a, Simulated annealing omit maps (sigma-A weighted Fo-Fc, contoured at σ = 2.5). Four and six maps were separately calculated using models with individual second CARDs (left) and Ubs (middle and right) omitted, respectively, and were overlaid on the crystal structure. The omit maps for Ubs are shown from both the top (middle) and bottom (right) views for better visualization of both proximal and distal Ubs. Although the omit maps for Ub chains F, G, H and I are less well-defined than those for chains E and J, the overall density matches well with individual Ub structures, and thus supports our model. b, Two competing molecular replacement (MR) solutions for Ub chain I. During the early stage of molecular replacement, solutions Ib (grey) as well as Ia (red, final solution) received high Z-scores, but only Ia was confirmed once the rest of the complex (all four 2CARDs and Ub chains E–H and J) was fixed as a known solution (see Methods). In addition, the simulated annealing omit map from (a) matches Ia, not Ib. Based on these results, Ia was selected for our final model. c, B-factor representation of the 2CARD–Ub complex. Note that Ub chains F–I have high B-factors, indicative of a high degree of flexibility. See (d) for an explanation. d, Three types of crystallographic packing interactions. They are mediated by Ub(E)–Ub(J) contacts (left); 2CARD–Ub(E) and 2CARD–2CARD contacts (middle); and 2CARD–Ub(H) contacts (right). Solid lines indicate crystallographic contacts, whereas dotted lines indicate boundaries between adjacent 2CARD tetramers without direct contacts. Note that 2CARD–Ub(H) contacts are less intimate than other contacts. The extensive contacts with Ub(E) and Ub(J) explain lower B-factors observed with these two Ub chains in c. e, SDS–PAGE analysis of the crystals shows that K63-Ub2 in the crystal is intact. f, Analysis of distance between the C terminus and K63 of adjacent Ub chains. As residues 72–76 of several Ubs were disordered in the structure, we measured the distance between Cα of L71 (black sphere) and Cα of K63 (blue sphere). The distance requirement for covalent conjugation (<25Å) is shown on the right, assuming 3.5Å spacing per residue in the missing C-terminal tail, 2Å for the C-terminal carboxylate, 6Å for Lys side chains. This condition is only satisfied with three pairs of Ubs, which enabled us to unambiguously identify pairs of Ubs that are covalently connected through the K63-linkage. g, Two crystallographic packing arrangements, which can potentially allow sharing of a single chain of Ub2 by two neighbouring 2CARD tetramers. In these arrangements, K63 of Ub bound to one 2CARD tetramer is within the covalent conjugation distance (Cα distance <25Å) from L71 of Ub bound to a neighbouring 2CARD tetramer. Such Ub crossover would increase the heterogeneity in the Ub connectivity, and could have contributed to the poor electron density map corresponding to the K63-linker. The same colour code was used as in f.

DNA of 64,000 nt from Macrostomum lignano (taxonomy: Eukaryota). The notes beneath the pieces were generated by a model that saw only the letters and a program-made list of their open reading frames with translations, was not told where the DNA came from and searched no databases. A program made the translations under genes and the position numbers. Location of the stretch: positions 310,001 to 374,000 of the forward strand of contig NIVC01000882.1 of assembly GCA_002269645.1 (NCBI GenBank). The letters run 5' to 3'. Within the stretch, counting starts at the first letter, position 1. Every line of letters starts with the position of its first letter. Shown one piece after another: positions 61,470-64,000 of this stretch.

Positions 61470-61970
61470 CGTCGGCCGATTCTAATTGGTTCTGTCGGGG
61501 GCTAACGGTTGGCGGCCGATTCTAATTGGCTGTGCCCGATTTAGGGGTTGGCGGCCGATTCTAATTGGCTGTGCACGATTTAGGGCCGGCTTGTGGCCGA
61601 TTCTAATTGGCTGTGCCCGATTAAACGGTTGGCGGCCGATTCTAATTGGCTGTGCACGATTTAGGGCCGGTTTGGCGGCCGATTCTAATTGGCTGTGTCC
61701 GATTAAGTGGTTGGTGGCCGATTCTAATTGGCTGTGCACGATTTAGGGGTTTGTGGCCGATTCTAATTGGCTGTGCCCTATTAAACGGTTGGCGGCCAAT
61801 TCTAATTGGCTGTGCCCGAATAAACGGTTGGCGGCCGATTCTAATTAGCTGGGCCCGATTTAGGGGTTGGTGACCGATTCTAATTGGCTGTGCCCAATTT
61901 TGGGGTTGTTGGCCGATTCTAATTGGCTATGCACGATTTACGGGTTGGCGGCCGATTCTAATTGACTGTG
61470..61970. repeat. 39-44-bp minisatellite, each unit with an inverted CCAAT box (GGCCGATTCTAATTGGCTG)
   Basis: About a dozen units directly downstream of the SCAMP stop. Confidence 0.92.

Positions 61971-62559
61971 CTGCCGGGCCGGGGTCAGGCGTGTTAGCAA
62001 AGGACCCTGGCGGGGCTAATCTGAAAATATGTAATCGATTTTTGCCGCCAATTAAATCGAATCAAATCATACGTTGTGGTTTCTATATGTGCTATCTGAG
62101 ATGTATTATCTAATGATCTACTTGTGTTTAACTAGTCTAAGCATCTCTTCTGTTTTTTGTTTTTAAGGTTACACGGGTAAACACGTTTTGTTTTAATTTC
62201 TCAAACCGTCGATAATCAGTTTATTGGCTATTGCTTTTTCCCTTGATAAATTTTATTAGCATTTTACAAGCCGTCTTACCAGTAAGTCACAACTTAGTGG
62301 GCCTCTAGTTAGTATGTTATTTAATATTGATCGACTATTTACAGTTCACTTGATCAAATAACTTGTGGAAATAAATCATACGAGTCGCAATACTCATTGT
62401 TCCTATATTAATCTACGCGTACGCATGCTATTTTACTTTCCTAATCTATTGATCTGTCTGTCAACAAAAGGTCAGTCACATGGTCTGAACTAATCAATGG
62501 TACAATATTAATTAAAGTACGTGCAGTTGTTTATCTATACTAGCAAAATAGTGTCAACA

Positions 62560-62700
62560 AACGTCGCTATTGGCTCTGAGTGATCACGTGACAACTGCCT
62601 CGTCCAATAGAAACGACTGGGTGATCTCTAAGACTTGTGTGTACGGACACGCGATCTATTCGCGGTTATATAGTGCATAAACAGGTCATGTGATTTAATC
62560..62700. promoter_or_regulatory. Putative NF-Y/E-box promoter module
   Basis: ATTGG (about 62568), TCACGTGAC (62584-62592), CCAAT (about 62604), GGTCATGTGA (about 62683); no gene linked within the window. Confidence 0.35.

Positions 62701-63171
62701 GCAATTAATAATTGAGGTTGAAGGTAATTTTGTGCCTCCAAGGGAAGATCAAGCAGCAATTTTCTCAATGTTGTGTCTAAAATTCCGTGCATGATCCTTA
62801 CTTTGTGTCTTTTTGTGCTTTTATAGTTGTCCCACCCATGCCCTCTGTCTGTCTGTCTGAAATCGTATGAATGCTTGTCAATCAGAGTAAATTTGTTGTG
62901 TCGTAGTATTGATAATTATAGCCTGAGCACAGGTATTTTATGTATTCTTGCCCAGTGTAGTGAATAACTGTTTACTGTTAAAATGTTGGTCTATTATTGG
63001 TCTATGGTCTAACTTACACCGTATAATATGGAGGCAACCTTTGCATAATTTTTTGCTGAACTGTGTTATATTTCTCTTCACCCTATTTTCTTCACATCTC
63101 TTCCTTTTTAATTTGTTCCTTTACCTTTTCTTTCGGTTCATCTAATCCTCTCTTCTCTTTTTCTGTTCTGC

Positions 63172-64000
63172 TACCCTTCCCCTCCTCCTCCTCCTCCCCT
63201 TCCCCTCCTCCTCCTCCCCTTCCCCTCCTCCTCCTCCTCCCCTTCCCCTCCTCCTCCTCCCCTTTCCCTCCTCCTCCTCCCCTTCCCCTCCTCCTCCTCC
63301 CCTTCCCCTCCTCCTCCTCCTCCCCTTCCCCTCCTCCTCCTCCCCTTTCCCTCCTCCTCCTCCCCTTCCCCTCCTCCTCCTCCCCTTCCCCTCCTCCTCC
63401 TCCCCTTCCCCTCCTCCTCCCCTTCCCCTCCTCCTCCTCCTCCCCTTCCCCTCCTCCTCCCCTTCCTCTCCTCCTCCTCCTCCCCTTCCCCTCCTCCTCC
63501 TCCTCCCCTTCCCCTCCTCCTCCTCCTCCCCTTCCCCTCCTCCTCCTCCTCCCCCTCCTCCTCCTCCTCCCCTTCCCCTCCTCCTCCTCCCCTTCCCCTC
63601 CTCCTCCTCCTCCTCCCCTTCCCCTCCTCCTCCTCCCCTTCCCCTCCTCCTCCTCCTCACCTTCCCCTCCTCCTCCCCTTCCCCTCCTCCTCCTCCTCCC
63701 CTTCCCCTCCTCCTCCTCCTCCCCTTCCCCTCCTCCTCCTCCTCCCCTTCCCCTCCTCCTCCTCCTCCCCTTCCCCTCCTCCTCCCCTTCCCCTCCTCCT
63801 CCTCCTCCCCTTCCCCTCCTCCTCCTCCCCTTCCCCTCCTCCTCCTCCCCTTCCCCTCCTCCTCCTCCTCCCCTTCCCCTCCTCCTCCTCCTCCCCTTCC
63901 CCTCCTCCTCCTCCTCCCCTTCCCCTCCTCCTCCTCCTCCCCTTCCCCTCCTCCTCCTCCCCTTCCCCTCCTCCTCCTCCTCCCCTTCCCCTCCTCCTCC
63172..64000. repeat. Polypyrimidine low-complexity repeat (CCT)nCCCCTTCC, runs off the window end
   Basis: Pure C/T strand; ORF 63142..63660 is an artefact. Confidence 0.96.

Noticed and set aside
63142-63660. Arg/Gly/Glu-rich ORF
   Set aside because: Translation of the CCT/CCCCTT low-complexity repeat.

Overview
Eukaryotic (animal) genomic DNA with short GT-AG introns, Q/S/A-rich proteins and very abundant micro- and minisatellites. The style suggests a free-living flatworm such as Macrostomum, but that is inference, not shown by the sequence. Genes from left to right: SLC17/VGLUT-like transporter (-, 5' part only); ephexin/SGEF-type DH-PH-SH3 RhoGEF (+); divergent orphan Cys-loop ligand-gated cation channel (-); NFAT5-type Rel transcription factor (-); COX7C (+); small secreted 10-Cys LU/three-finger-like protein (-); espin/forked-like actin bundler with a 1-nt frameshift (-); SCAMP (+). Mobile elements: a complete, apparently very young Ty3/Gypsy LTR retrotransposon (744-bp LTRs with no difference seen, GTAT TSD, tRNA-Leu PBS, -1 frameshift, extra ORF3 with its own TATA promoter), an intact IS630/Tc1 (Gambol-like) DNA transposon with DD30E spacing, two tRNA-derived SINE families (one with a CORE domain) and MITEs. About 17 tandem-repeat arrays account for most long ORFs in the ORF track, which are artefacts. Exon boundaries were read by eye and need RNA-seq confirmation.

Extended Data Figure 3 Assembly of the 2CARD tetramer is mediated by rigid-body docking along the helical trajectory with the pitch in the screw equivalent to a single CARD.

a, Superposition of RIG-I 2CARD in the tetramer (subunits A–D) and 2CARD from full-length duck RIG-I (PDB: 4A2W). b, Superposition of full-length RIG-I (grey) onto the 2CARD tetramer by aligning 2CARD in full-length RIG-I with 2CARD subunit A (yellow) in the tetramer. The same colour code was used as in a. The superposition shows that the helicase domain in full-length RIG-I masks the 2CARD(A)–2CARD(B) interface and sterically blocks subunit B (green) from interacting with A. On the right, surface representation was separately shown for 2CARD(B) in the tetramer (top) and the helicase domain in full-length RIG-I (bottom) to further demonstrate the steric clash between the helicase domain and 2CARD(B). c, Geometric relationship between adjacent 2CARDs. Superposition of the ‘cut-out’ dimers of A–B, B–C and C–D (left), showing repetition of intermolecular interactions along the helical trajectory. The D–A interaction (middle) in the helical ‘seam’ (as defined in Fig. 1b) differs from the A–B, B–C and C–D interactions by a relative dislocation of A by a single CARD (right). d, IFN-β reporter activity of wild-type RIG-I and tetramer interface mutants (in Fig. 1d) with and without 42 bp dsRNA stimulation in 293T cells (mean ± s.d., n = 3).

Extended Data Figure 4 Detailed analysis of the 2CARD tetramerization interface.